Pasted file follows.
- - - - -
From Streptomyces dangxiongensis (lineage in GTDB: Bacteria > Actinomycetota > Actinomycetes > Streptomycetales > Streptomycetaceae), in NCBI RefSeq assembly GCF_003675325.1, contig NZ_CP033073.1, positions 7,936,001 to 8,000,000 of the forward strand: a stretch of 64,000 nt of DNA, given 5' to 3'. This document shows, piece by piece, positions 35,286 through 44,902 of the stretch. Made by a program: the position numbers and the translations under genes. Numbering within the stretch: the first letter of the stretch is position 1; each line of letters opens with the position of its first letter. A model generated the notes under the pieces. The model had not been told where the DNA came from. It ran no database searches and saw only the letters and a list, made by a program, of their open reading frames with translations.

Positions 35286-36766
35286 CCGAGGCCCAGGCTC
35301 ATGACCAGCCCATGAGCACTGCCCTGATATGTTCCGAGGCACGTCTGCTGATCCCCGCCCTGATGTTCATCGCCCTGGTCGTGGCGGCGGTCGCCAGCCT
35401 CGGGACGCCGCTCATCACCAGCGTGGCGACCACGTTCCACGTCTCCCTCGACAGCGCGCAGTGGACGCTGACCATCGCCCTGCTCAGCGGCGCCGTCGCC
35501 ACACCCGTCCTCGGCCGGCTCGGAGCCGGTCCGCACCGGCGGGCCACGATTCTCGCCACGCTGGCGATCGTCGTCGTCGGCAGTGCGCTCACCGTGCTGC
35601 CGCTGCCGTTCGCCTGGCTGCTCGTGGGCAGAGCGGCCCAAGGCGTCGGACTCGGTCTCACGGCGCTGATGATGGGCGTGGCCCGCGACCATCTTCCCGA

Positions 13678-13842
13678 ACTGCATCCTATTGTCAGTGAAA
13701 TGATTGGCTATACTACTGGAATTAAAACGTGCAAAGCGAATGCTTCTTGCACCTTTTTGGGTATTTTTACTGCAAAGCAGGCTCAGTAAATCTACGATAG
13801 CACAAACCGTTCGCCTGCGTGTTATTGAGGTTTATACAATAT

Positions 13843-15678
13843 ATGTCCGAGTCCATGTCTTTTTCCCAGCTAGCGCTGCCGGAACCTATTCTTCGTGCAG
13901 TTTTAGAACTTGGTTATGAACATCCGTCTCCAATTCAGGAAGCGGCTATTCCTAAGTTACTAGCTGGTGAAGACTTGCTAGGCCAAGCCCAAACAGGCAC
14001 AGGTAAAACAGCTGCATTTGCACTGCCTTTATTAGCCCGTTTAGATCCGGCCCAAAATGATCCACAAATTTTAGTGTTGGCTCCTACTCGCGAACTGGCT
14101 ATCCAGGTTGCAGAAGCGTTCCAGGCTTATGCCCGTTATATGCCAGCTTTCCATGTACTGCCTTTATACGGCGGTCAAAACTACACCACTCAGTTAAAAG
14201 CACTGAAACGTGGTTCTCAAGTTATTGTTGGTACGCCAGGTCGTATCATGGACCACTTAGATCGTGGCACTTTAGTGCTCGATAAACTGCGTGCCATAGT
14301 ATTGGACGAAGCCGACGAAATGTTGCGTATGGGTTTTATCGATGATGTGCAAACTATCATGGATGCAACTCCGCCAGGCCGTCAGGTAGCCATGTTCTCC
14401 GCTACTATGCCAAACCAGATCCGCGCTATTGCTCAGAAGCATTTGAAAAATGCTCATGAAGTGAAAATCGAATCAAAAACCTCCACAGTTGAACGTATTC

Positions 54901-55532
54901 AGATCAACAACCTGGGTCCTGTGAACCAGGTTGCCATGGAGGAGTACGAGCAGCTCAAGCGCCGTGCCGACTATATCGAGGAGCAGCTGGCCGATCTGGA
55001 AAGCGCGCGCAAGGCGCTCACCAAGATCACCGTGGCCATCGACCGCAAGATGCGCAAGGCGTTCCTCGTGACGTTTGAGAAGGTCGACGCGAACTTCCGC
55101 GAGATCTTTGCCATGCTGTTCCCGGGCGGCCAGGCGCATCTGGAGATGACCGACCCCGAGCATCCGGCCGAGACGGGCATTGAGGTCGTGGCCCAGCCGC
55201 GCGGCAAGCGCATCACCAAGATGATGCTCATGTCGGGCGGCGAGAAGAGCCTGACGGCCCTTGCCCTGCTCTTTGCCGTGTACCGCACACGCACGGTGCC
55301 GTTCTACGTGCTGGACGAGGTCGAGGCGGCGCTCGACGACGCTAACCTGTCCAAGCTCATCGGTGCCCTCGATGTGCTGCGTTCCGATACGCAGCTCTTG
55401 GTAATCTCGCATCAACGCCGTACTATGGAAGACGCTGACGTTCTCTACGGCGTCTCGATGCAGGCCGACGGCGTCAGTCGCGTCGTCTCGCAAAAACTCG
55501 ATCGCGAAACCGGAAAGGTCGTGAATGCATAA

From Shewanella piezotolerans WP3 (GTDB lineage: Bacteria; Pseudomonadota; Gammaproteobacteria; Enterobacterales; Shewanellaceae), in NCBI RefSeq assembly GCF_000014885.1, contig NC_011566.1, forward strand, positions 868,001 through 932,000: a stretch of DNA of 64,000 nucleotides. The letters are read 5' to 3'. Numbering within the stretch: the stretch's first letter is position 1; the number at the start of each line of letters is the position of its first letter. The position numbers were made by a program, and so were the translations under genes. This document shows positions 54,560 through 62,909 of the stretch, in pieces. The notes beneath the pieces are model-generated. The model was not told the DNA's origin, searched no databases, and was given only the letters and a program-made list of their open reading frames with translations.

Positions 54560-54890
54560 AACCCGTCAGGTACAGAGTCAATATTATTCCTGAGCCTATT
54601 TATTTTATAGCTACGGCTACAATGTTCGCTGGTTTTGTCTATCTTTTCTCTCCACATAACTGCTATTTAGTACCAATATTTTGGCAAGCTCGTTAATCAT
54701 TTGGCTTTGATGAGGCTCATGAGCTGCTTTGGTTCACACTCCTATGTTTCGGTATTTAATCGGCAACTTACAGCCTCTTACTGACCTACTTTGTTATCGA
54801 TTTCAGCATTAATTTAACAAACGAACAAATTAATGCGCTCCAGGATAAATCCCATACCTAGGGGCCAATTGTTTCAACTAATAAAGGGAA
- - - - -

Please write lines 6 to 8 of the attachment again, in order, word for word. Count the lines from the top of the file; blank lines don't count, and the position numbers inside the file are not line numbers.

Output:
35501 ACACCCGTCCTCGGCCGGCTCGGAGCCGGTCCGCACCGGCGGGCCACGATTCTCGCCACGCTGGCGATCGTCGTCGTCGGCAGTGCGCTCACCGTGCTGC
35601 CGCTGCCGTTCGCCTGGCTGCTCGTGGGCAGAGCGGCCCAAGGCGTCGGACTCGGTCTCACGGCGCTGATGATGGGCGTGGCCCGCGACCATCTTCCCGA

Positions 13678-13842